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Wrecked Homes Stir Anger on a Quiet Front

The knocked-down houses of five families near the former Khmer Rouge stronghold of Anlong Veng speak to the quiet consequences of a stubborn military standoff well into its 11th week.

Far from the Preah Vihear starting point of the standoff, families along the border in Oddar Meanchey province have seen their small homes destroyed by Thai troops.

"Some of [the soldiers] came with knives and axes, and with guns," said one woman, who spoke anonymously. "I wanted to enter my house to pick up some clothes and other things. They said to me, 'pai, pai'"—go, go—"and they pointed their weapons at me. Other people wanted to take a photo, and they pointed their weapons at them too."

Two families were former Khmer Rouge; three families had breadwinners working as porters, moving goods back and forth between Thailand and Cambodia. All of the families said they were settled in their small wooden homes near the border when the standoff began July 15, 100 kilometers to the east.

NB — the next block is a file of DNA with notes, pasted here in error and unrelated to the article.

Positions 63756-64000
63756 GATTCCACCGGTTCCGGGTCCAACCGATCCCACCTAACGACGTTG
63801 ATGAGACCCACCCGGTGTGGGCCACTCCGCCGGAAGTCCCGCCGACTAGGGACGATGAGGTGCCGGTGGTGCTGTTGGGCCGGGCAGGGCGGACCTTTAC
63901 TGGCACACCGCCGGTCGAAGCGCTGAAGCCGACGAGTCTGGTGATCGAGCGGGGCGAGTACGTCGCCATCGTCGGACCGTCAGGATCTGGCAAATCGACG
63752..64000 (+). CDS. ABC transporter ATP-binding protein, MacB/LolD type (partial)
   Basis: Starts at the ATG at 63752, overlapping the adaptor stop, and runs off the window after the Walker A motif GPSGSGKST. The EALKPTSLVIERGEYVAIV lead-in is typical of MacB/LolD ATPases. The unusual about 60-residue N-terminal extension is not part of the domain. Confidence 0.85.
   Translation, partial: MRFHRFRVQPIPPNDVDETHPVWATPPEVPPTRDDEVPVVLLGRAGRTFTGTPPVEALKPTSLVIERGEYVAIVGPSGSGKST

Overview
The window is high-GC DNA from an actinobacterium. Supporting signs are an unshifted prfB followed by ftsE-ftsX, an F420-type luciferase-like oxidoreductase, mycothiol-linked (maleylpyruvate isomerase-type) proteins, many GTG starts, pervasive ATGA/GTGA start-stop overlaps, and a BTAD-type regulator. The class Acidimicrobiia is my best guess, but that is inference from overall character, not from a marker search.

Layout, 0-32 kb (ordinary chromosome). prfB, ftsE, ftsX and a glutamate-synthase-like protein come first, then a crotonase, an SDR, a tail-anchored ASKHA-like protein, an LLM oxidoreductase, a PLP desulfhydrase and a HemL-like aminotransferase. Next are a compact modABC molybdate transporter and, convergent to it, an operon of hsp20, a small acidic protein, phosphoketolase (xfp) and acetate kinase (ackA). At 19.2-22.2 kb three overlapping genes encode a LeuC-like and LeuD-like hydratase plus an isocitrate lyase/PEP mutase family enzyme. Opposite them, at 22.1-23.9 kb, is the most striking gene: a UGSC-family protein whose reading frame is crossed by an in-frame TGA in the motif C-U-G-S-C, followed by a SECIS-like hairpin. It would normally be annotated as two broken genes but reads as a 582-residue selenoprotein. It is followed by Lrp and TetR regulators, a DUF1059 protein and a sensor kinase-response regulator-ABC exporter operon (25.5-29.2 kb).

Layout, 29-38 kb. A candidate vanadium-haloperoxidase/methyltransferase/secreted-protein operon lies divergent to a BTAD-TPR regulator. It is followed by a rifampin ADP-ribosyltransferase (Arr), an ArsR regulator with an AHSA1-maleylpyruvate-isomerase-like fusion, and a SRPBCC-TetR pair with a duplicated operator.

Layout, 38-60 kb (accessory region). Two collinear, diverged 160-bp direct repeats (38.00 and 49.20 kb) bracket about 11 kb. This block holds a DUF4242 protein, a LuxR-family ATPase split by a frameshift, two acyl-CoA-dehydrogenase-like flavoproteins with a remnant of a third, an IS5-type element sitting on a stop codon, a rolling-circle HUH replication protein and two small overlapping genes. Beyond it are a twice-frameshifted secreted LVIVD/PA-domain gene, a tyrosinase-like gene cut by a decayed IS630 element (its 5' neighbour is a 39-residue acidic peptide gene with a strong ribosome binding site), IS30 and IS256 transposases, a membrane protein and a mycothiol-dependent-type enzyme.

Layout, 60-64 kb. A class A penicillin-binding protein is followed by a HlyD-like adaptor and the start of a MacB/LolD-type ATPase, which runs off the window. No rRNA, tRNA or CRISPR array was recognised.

During the height of the standoff, some Anlong Veng villagers fled the area. They are back now, but villagers still worry about the unresolved situation.

"I think this is Cambodian territory, and this is the heritage of Cambodia. If we leave, that means the Thais will continue to enter," said the woman, the mother of two children and who works as a porter at the Choam Srangam border crossing in Anglong Veng.

The destruction of the homes, on Sept. 15, sparked no conflict between the hundreds of Thai and Cambodian soldiers that had already been deployed to the area.

"Around 500 Thai soldiers were deployed in this area, and after [the destruction] I saw 200 more," said a Cambodian soldier on the border who spoke on condition of anonymity. "That means they are more than Cambodian forces. They are deployed some in the front and some four or five kilometers from the front."

Cambodian soldiers said they were outnumbered by the Thais but remained committed to protecting this small patch of jungle, where dense forest limits visibility but where small groups of Thai soldiers appear, occasionally, in the distance.

Villager Pan Deun said he had seen Thai soldiers hiding in the forest, some times more than others, and had seen a "large canon," or artillery, pulled by military truck in Thai territory.

Cambodian troops were posted in the forest along the border as well, but here, in an area without temples, the deployment is quieter than at Ta Moan and Ta Krabey temples, farther to the west.

"Thai soldiers do a rotation and patrol regularly," said Capt. Pen Sameoun, of Border Unit 403, near Anglong Veng. "They make some things complicated, abusing Cambodian territory. But we can talk and settle things."